"I'm fine but Jen (Aniston) is freaking it back there," DeGeneres said as harried staff struggled to fix the broken screens that just a few minutes earlier had Awkwafina nervously winging it ("I can do a little tech support," she offered) before calling someone to just bring up her phone so she could read her speech manually.
But there's nothing like a few comedians to handle technological issues with grace and humor. Both had the crowd in stiches despite the minor chaos happening around them. The 11th annual Variety Power of Women luncheon honoring Aniston, Awkwafina, Chaka Khan, Mariah Carey, Brie Larson and Disney Television Studios chairman Dana Walden boasted a roster of A-list guests and presenters from DeGeneres, to Natalie Portman and Ryan Murphy who charmed and inspired the well-heeled crowd of entertainers and industry insiders with speeches about their charitable causes and their commitment to empowering women in the industry.
Aniston was introduced by DeGeneres, who kept things light and didn't mention the recent social media uproar around her friendship with George W. Bush. "What an honor it is for Jen Aniston to receive this from me," DeGeneres said. "In a world where people are angry and mean she is one of the nicest people I've ever met."
Aniston wiped tears away as she recalled meeting a young girl fighting cancer at St. Jude Children's Research Hospital. "Every child deserves to know that they are seen and heard," she said, remembering a time when an adult told her, at 11, that she didn't have anything interesting to say. She said she carried that sentence with her into adulthood and often finds herself feeling like that 11-year-old at dinners.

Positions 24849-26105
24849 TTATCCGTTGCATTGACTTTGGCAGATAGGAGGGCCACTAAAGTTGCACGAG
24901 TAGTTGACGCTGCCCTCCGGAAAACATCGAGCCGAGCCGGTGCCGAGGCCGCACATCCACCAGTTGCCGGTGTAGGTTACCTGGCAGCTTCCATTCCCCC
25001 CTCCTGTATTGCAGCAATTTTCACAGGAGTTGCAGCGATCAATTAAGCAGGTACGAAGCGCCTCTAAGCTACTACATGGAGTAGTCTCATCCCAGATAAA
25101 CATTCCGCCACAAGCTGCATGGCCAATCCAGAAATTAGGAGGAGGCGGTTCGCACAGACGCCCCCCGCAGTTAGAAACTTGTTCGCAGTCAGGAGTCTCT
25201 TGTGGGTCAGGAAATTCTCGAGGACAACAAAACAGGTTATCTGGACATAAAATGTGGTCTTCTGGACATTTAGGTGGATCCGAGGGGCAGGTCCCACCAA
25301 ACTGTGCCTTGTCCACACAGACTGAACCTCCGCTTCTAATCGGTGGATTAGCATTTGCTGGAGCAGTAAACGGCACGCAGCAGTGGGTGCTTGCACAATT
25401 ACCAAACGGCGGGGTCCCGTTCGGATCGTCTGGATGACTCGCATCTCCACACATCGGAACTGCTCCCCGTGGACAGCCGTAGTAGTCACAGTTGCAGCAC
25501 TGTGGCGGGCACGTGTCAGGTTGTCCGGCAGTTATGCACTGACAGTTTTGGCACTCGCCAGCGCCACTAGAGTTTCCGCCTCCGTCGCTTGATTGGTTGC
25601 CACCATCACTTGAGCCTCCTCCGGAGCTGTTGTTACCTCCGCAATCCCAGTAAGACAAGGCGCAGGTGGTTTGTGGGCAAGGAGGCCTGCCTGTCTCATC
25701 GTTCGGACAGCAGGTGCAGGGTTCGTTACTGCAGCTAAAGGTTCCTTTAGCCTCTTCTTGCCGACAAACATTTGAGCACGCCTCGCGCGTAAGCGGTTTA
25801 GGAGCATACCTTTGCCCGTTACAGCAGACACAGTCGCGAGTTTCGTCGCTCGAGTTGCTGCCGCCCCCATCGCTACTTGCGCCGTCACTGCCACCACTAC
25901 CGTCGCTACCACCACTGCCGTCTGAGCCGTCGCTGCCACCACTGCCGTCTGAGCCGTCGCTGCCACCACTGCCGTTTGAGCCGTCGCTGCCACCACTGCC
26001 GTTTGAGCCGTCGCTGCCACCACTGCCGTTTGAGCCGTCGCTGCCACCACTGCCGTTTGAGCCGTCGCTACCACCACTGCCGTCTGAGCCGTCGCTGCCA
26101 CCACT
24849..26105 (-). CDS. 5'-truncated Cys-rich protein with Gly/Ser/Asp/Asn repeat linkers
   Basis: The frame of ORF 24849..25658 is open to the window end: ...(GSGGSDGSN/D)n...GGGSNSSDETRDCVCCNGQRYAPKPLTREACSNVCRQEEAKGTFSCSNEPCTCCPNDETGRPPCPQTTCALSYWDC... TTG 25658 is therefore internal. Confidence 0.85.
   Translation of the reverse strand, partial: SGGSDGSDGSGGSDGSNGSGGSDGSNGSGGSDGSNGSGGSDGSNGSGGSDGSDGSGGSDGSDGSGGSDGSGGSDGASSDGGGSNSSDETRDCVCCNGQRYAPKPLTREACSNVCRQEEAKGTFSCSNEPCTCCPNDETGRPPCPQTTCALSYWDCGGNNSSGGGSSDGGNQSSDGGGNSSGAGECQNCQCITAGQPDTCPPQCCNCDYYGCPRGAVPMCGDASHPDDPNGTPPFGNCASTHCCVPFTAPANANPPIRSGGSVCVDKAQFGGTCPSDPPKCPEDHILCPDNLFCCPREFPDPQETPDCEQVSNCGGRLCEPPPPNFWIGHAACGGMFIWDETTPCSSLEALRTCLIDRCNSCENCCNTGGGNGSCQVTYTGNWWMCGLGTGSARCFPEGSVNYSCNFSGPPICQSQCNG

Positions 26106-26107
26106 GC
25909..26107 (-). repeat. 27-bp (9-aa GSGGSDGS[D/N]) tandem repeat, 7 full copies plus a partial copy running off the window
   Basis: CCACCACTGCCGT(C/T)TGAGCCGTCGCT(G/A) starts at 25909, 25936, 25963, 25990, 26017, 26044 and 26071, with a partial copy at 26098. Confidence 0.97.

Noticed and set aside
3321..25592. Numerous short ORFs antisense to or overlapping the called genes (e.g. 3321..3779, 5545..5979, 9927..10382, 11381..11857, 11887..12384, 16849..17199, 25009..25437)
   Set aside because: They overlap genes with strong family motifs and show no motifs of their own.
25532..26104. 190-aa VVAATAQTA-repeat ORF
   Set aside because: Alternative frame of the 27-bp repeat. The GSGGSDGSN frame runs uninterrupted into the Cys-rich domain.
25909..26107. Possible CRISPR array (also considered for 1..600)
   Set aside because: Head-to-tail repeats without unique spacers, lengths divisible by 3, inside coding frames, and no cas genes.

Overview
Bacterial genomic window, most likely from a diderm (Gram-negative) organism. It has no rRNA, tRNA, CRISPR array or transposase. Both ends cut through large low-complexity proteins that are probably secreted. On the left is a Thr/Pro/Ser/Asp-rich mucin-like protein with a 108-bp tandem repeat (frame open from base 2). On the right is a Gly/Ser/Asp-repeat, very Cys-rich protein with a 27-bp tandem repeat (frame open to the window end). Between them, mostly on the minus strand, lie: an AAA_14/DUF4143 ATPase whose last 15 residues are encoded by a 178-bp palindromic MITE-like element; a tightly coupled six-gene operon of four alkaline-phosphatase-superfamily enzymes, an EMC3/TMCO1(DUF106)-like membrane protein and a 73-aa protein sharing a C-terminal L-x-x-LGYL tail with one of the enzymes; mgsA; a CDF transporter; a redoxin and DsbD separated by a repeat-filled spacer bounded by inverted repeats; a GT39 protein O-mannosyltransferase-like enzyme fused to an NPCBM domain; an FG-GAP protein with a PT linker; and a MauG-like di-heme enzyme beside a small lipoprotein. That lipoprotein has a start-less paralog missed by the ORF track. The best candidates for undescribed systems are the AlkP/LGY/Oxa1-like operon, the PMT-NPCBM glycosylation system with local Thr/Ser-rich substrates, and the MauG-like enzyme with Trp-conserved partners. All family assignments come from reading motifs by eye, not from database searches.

"The Morning Show" star said her "Friends" mom Marlo Thomas introduced her to the hospital, which she has been working with for 25 years. And she said the last two years in the industry, following the rise of #MeToo, has made her think a lot about the messages "we send" young kids and girls.
"The things we say and do can either build them up or tear them down and make them feel like maybe their voices don't matter," Aniston said. She admitted that she never, "Actually thought about myself as powerful. Strong, yes, but not powerful...It's a distinction I've actually been thinking about a lot lately because that word 'power' and its counterpart, 'abuse of power,' keeps coming up in light of what is happening in our country and in our industry — a rebalancing of the scales."
Aniston's speech wasn't the only to touch on cancer. Ryan Murphy, who credited Walden with giving him a chance in television when no one else would, also thanked the Disney executive for being there when he found out his 18-month-old son had a tumor a few years ago. Walden has worked with the UCLA Jonsson Comprehensive Cancer Center since her own mother was diagnosed a decade ago.
Justice and empowerment were also on the minds of Carey, who spoke about how her own experiences at a performing arts camp helped inspire her to begin Camp Mariah 25 years ago, and Larson, who ceded part of her speech to Equal Justice Initiative operations director Eva Ansley, the woman she plays in the upcoming movie "Just Mercy," about the advocacy organization's founding.
The event, which was put on with the help of presenters like Lifetime and sponsors like Audi, was tamer than in years past when celebrities used their platforms to talk about everything from politics and the patriarchy to Harvey Weinstein.
But Carey managed to thrown in a little spice of her own in remembering how she had to learn how to gain control over her career over the men who wanted to dictate what she wore and who she worked with when she was just starting out.
"I want to thank each woman in this room and all the women who have come forward with their truths, their harrowing experiences, and above all their triumphs over the misogynistic society of corporate (expletives) that we deal with every day," she said.
Follow AP Film Writer Lindsey Bahr on Twitter: www.twitter.com/ldbahr